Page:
The Two Welshs

Cymro 1: Louise Welsh

20151112_173256[1]Our first Welsh with local connections is novelist Louise Welsh. Ms Welsh seems to have moved around a bit, and now apparently lives in Glasgow, but she’s also an alumnus of Craigmount High School. Her Corstorphine connections don’t feature at all in her personal online biography or her Wikipedia entry. (Not that you should trust a word Wikipedia says!)

It seems Louise Welsh peaked early. Her first novel, The Cutting Room won her great critical acclaim from most of the major British broadsheets, and was nominated for the Orange Prize. Her second major work Tamburlaine Must Die based on the life of Christopher Marlowe received mixed reviews (see here). She has produced a number of short stories, and several novels since, but none of these seem to have gained the same level of attention as The Cutting Room.

Louise Welsh was also involved in (the now defunct?) Nerve magazine,* and seems to have been writer-in-residence at several locations in Glasgow.

Cymro 2: Irvine Welsh

trainspotting
Trainspotting contains references to Forresters, South Gyle, St John’s Road, and more. One of the main characters also lives in the area.

Our second Welsh is Irvine Welsh. He needs little introduction. Like Louise Welsh, he too has moved around – Dublin, Chicago, Miami – to name but a few. He’s never lived in this part of town as far as I know, and many readers would associate him more with Leith and Muirhouse.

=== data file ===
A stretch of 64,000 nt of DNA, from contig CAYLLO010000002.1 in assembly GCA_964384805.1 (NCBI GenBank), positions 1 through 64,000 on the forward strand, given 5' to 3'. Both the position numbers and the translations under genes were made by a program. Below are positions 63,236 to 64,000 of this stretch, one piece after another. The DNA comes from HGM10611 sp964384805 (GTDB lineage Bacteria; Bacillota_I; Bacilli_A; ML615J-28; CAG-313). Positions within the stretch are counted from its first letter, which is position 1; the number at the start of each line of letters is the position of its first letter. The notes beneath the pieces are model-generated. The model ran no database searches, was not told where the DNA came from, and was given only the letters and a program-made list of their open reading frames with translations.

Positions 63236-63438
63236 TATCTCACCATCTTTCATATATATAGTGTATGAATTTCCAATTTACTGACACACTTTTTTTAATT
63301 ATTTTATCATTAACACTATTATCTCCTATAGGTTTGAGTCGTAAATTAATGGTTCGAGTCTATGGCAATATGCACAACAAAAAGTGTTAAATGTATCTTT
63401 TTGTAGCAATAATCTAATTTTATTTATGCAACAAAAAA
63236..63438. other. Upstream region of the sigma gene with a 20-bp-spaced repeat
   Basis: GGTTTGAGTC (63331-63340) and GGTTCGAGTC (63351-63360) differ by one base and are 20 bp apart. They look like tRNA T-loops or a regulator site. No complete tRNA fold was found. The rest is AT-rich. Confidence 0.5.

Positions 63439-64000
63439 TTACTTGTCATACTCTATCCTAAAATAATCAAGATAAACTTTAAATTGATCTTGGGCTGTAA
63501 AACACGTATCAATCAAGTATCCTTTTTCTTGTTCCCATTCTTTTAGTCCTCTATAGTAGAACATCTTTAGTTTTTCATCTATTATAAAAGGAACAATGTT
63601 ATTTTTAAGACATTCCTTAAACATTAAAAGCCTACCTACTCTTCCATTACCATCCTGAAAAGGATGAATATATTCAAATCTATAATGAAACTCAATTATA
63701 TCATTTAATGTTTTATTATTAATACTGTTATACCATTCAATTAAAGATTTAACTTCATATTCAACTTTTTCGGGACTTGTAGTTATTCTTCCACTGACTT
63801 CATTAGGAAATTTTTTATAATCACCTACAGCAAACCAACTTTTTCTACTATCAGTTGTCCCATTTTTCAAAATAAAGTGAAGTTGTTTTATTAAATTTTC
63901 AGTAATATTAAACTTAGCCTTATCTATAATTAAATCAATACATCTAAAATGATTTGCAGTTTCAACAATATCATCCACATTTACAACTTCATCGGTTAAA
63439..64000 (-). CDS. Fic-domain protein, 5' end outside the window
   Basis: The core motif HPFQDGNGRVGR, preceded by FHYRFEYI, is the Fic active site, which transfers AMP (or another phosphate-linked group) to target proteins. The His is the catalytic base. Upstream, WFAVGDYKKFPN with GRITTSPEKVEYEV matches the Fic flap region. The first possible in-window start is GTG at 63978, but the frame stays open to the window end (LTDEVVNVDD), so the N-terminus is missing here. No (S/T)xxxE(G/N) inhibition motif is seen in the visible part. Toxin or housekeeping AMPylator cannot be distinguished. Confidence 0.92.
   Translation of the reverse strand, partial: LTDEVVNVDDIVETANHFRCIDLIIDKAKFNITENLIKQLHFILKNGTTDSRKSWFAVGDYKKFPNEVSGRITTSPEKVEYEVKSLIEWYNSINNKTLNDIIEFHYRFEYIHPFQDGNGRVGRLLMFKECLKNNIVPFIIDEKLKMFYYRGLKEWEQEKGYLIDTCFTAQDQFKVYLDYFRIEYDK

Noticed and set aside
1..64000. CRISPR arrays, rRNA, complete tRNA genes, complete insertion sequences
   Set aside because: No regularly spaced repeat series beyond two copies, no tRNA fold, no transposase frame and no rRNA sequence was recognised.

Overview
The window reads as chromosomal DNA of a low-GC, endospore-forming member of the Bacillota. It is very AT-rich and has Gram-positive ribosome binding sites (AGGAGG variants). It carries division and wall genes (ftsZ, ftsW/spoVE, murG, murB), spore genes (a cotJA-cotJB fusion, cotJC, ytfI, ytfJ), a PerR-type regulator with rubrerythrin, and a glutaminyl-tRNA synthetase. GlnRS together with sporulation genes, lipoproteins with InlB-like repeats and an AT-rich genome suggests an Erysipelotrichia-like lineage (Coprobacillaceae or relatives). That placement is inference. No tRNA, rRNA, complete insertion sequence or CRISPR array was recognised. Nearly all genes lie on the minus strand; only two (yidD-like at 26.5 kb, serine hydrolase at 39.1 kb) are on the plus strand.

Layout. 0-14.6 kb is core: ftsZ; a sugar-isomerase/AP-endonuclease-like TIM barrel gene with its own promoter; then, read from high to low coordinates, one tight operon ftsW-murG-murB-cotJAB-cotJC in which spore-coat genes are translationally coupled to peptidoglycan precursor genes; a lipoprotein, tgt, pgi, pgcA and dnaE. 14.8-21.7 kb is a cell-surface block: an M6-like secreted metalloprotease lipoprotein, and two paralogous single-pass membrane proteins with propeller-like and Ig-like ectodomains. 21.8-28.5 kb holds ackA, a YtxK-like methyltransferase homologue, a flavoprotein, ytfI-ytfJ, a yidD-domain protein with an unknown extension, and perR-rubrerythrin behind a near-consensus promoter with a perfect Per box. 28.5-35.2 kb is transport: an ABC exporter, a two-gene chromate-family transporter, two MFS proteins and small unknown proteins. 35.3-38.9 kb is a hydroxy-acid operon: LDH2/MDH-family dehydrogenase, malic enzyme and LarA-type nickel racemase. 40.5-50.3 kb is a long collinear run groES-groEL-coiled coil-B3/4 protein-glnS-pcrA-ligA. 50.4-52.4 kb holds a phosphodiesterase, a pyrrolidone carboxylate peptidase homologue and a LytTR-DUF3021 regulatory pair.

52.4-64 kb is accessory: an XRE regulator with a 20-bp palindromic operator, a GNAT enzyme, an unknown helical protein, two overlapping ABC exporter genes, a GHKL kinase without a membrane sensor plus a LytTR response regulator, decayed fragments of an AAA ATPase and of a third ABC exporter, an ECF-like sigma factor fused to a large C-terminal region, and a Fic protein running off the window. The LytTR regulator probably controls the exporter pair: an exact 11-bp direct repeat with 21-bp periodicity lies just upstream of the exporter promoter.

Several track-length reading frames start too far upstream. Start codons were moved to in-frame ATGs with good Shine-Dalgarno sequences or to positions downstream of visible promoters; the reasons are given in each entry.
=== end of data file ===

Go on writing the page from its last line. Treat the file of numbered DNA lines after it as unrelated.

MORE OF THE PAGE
Quite a few local landmarks feature in Irvine Welsh’s novels – The Centurion Bar on St John’s Road, South Gyle Station etc. Areas mentioned in Irvine Welsh’s novels and short stories include – Clermiston, Drumbrae, Murrayfield, as well as nearby Stenhouse and Sighthill.

In fact, it’s actually pretty difficult for me to think of another writer who mentions this area as much as Irvine Welsh – apart from Ian Rankin.

Footnotes

* Not to be confused with a magazine of the same name based in Merseyside.

Picture Credits

The cover images provided are under “fair use”. I do not own the copyright on it, and trust that the authors, illustrators and publishers shall understand is used in good faith.

External links

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